# Convert frequency counts to long notation in Mathematica

I have a series of frequencies of values, e.g. 5 times 1, 10 times 2 and 5 times 3, as in

list={{1,5},{2,10},{3,5}}


and I would like to convert this to long notation as in

list2={1,1,1,1,1,2,2,2,2,2,2,2,2,2,2,3,3,3,3,3}


what is the most elegant way to do this in Mathematica?

I added timings - 3rd from the bottom is fastest. I am sure there are faster versions. If speed is important you can parallelize or come up with a Compile-ed solution.

In:= list = RandomInteger[{3, 12}, {10^7, 2}];

In:= list // DeveloperPackedArrayQ
Out= True

In:= Table[#1, {#2}] & @@@ list // Flatten; // AbsoluteTiming
Out= {22.015290, Null}

In:= Join @@ (Table[#1, {#2}] & @@@ list); // AbsoluteTiming
Out= {18.528328, Null}

In:= Join @@ ConstantArray @@@ list; // AbsoluteTiming
Out= {18.261945, Null}

In:= ConstantArray[#1, #2] & @@@ list // Flatten; // AbsoluteTiming
Out= {43.177745, Null}

In:= NestList[# &, #1, #2 - 1] & @@@ list // Flatten; // AbsoluteTiming
Out= {30.278883, Null}

Out= {15.465663, Null}

Out= {40.184748, Null}

Out= {18.716637, Null}

In:= Inner[ConstantArray, Sequence @@ Transpose@list, Join]; // AbsoluteTiming
Out= {16.525300, Null}

• Thx millions for the many possible solutions!! Apr 12, 2014 at 10:25
• @TomWenseleers I added some timings ;-) Apr 12, 2014 at 10:30
• Great - many thx! Apr 12, 2014 at 10:39
• I am getting better timings with Join @@ ConstantArray @@@ list: about 50 percent of the timings for ConstantArray[#1, #2] & @@@ list // Flatten and about as good as Join @@MapThread[ConstantArray, Thread[list]]. (+1)
– kglr
Apr 12, 2014 at 11:00
• ... Similarly for Inner[ConstantArray, Sequence @@ Transpose@list, Join] :)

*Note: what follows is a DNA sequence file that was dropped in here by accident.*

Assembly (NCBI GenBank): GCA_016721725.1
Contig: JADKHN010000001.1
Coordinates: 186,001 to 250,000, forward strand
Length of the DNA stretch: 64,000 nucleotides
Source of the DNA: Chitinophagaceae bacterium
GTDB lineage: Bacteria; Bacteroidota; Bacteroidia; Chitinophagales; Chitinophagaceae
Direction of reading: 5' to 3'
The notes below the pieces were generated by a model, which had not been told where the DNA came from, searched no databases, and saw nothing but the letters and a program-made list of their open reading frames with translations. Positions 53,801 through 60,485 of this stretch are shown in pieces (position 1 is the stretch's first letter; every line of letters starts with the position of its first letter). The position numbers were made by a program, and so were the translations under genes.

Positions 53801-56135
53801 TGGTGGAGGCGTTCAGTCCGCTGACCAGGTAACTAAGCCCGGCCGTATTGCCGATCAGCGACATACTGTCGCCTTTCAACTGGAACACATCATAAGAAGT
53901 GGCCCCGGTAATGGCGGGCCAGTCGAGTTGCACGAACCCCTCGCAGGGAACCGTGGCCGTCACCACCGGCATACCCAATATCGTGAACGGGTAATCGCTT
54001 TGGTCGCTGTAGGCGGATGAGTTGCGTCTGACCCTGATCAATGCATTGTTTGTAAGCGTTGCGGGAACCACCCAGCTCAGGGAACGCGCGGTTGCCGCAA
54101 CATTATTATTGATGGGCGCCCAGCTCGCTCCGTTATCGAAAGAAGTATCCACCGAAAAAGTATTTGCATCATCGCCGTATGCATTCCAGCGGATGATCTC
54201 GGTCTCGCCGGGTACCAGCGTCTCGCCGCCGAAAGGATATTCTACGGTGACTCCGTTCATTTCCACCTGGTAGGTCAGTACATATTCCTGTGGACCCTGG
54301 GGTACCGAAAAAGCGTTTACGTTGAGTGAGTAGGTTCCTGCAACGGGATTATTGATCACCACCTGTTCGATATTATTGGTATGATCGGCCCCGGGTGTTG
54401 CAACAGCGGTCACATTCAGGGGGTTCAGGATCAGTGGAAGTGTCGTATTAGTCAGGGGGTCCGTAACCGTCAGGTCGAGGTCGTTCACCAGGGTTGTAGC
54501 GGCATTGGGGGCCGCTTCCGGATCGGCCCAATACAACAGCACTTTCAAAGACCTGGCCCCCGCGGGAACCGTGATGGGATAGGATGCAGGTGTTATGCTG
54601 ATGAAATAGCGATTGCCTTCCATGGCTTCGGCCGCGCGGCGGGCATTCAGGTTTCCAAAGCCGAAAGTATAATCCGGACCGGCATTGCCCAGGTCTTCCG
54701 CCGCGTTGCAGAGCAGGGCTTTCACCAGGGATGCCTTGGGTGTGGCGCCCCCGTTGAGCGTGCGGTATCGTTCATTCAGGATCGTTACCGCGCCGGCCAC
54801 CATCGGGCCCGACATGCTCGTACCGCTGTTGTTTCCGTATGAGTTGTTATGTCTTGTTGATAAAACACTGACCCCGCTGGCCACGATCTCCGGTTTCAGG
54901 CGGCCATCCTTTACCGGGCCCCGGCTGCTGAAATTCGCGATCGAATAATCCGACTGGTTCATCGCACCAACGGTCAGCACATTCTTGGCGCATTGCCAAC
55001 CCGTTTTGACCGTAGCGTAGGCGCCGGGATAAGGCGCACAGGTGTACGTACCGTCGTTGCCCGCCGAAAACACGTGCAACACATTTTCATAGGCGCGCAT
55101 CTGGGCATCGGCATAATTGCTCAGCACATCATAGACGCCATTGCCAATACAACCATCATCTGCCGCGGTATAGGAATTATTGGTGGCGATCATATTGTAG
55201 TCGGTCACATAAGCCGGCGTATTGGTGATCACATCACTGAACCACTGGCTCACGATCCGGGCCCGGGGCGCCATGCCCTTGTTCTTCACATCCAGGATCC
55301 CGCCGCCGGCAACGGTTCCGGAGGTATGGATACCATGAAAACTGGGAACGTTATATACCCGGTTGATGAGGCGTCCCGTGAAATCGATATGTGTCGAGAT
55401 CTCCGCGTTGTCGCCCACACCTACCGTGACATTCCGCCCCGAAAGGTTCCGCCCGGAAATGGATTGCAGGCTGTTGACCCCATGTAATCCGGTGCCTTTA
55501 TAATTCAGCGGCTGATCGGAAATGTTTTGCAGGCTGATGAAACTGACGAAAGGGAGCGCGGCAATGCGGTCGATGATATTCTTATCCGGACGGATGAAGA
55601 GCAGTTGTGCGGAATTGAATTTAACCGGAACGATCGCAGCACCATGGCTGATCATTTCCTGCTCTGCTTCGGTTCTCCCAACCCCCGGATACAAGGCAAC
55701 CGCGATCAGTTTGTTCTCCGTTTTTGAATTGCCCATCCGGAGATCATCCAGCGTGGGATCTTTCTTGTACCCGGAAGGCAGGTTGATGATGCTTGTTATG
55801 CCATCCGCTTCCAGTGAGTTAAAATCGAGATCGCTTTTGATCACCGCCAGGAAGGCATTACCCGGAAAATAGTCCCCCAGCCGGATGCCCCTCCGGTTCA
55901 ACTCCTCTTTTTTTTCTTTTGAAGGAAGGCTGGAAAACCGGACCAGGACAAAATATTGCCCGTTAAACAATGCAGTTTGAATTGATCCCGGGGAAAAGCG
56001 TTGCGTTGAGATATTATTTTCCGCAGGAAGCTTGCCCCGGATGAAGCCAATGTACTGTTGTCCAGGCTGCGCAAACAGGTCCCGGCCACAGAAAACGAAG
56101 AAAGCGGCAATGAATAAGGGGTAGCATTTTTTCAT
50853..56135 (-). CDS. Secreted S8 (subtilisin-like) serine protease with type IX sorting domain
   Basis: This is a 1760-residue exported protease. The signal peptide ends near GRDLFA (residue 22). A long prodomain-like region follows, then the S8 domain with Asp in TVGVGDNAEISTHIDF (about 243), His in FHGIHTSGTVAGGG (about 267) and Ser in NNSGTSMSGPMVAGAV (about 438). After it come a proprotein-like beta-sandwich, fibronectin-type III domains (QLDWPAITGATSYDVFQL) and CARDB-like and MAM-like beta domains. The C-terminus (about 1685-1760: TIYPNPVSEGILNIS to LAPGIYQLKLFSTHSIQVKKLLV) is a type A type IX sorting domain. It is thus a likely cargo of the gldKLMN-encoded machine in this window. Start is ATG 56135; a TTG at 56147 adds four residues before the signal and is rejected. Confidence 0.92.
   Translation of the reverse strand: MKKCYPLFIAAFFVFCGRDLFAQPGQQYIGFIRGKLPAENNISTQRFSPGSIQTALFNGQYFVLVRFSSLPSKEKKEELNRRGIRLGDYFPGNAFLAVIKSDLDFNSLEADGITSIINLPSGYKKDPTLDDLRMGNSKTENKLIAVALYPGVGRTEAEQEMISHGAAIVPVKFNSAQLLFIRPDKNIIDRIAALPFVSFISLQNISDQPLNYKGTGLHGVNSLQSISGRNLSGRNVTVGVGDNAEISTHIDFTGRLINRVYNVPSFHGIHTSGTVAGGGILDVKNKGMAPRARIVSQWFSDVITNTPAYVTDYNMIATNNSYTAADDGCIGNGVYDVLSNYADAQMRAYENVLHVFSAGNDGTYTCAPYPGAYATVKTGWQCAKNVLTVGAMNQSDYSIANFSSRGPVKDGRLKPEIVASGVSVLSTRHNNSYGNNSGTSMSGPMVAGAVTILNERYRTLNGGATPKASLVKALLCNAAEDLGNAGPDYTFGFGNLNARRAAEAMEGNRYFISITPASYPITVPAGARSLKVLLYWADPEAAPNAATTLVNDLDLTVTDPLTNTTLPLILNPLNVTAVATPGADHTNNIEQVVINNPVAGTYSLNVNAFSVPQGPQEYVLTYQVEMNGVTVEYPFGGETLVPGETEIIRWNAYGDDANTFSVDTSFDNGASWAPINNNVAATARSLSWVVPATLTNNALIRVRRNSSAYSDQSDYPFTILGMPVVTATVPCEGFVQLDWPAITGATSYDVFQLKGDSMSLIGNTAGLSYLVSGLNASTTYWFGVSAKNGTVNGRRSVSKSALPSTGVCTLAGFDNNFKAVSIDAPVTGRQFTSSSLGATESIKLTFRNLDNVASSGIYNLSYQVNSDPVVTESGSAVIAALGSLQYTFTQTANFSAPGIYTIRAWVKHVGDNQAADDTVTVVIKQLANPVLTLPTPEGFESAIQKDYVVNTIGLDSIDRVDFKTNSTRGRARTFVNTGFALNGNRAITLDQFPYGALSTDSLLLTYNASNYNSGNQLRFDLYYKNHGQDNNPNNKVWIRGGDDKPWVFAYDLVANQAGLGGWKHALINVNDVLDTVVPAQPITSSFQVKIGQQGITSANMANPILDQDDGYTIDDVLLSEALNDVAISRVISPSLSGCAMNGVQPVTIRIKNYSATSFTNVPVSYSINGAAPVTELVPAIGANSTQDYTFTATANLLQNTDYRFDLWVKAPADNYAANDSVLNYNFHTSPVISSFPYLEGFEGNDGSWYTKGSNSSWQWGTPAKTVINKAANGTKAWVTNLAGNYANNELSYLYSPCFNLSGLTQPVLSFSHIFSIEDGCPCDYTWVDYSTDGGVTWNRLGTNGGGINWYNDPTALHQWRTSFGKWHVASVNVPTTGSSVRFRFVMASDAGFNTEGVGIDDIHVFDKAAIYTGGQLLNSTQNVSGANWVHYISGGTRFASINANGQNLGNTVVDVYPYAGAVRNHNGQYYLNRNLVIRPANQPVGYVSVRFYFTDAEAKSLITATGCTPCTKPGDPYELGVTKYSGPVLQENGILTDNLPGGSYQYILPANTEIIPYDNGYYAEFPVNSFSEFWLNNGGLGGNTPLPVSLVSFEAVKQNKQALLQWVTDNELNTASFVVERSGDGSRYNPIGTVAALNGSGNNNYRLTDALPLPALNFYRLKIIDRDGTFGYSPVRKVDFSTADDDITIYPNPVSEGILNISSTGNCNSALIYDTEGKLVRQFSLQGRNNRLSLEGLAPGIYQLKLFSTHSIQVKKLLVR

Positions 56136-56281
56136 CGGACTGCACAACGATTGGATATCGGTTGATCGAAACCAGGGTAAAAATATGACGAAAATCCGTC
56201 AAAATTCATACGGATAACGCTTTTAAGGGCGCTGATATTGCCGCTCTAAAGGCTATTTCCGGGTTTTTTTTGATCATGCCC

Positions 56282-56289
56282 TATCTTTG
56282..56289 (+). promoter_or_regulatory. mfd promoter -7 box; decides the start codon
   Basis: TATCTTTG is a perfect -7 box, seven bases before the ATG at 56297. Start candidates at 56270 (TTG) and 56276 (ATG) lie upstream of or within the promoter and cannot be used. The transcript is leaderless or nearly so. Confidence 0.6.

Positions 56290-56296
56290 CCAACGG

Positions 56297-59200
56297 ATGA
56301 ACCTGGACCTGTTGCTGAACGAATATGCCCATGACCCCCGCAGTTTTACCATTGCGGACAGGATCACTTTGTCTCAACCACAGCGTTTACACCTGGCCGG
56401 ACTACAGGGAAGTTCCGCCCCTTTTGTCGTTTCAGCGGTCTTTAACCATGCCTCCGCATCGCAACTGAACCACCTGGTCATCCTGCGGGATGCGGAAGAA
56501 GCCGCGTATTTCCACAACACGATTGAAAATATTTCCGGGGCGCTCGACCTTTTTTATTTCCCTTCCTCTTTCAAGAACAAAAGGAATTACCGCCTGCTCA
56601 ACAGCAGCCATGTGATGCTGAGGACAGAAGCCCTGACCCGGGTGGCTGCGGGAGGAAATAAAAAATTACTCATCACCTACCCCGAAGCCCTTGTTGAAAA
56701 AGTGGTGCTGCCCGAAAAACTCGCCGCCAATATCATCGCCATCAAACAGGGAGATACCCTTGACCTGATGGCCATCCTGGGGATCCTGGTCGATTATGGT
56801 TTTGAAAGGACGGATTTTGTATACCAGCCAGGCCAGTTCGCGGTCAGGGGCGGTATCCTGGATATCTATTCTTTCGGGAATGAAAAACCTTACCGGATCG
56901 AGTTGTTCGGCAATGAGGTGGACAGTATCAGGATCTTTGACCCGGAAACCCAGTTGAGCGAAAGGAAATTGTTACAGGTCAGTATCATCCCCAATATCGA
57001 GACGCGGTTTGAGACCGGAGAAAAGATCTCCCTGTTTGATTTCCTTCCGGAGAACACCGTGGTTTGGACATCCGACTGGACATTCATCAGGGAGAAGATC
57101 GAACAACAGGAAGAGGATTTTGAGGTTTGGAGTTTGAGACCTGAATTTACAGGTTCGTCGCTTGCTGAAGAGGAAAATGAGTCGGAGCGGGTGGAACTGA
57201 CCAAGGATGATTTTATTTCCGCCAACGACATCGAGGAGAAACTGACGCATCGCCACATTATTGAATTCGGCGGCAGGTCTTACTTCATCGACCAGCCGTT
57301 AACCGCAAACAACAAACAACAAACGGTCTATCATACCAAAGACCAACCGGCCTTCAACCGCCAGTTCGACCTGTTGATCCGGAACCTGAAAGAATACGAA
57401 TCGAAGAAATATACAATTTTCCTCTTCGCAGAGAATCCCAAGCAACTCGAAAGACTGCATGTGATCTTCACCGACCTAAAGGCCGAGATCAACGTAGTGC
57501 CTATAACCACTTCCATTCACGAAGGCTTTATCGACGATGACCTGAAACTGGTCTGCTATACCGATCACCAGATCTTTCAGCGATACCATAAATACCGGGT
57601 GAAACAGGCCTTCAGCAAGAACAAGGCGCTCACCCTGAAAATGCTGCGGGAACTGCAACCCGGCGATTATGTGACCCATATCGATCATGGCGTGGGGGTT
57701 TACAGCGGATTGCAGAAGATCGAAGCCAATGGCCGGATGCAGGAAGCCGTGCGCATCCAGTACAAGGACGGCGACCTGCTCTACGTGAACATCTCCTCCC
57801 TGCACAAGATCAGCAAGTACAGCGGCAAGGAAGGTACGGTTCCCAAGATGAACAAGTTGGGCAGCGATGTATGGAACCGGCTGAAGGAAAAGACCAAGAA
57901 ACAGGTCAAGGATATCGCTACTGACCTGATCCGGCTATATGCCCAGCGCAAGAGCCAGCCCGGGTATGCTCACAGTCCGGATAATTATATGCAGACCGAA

– kglr
Apr 12, 2014 at 11:56

## InternalRepetitionFromMultiplicity

list = {{1, 5}, {2, 10}, {3, 5}};
InternalRepetitionFromMultiplicity @ list


{1, 1, 1, 1, 1, 2, 2, 2, 2, 2, 2, 2, 2, 2, 2, 3, 3, 3, 3, 3}

This is faster than the fastest method in @Vitaliy's post.

list = RandomInteger[{3, 12}, {10^7, 2}];


8.5771

res2 = InternalRepetitionFromMultiplicity[list]; // AbsoluteTiming // First


6.6958

res1 == res2


True

• Where did you dig that one out? Jan 14, 2018 at 9:42
• @HenrikSchumacher, some time back, searching (I think) for *Repeated*, I mistyped ?? **Repet* and this was one in a short list of results. As the name suggests what it does and the syntax, my first or second guess worked:)
– kglr
Jan 14, 2018 at 10:17
• Great intuition! =D Jan 14, 2018 at 10:20

kglr made a very interesting find with InternalRepetitionFromMultiplicity. However, InternalRepetitionFromMultiplicity produces unpacked arrays and that tells me that it is not as efficient as it could be.

Here is an attempt to produce a compiled version that also allows for parallelization:

getRepetitionFromMultiplicity =
Compile[{{list, _Integer, 2}, {start, _Integer}, {stop, _Integer}},
Block[{a, x, y, c = 0},
a = Table[0, {i, 1, Total[list[[start ;; stop, 2]]]}];
Do[
x = CompileGetElement[list, i, 1];
y = CompileGetElement[list, i, 2];
Do[c++; a[[c]] = x, {i, 1, y}],
{i, start, stop}
];
a
],
CompilationTarget -> "C",
RuntimeAttributes -> {Listable},
Parallelization -> True,
RuntimeOptions -> "Speed"
];

repetitionFromMultiplicity[list_?MatrixQ, jobs_: 1000] :=
Module[{len, starts, stops},
If[jobs <= Length[list],
len = Floor[Length[list]/jobs];
starts = len Range[0, jobs - 1] + 1;
stops = len Range[1, jobs];
stops[[-1]] = Length[list];
Join @@ getRepetitionFromMultiplicity[list, starts, stops]
,
getRepetitionFromMultiplicity[list, 1, Length[list]]
]
]


These are the timings (on a quad core machine):

list = RandomInteger[{3, 12}, {10^7 + 1, 2}];
res2 = InternalRepetitionFromMultiplicity[list]; // AbsoluteTiming // First
res3 = repetitionFromMultiplicity[list]; // AbsoluteTiming // First
DeveloperToPackedArray@res2 == res3
`

4.85631

0.586881

True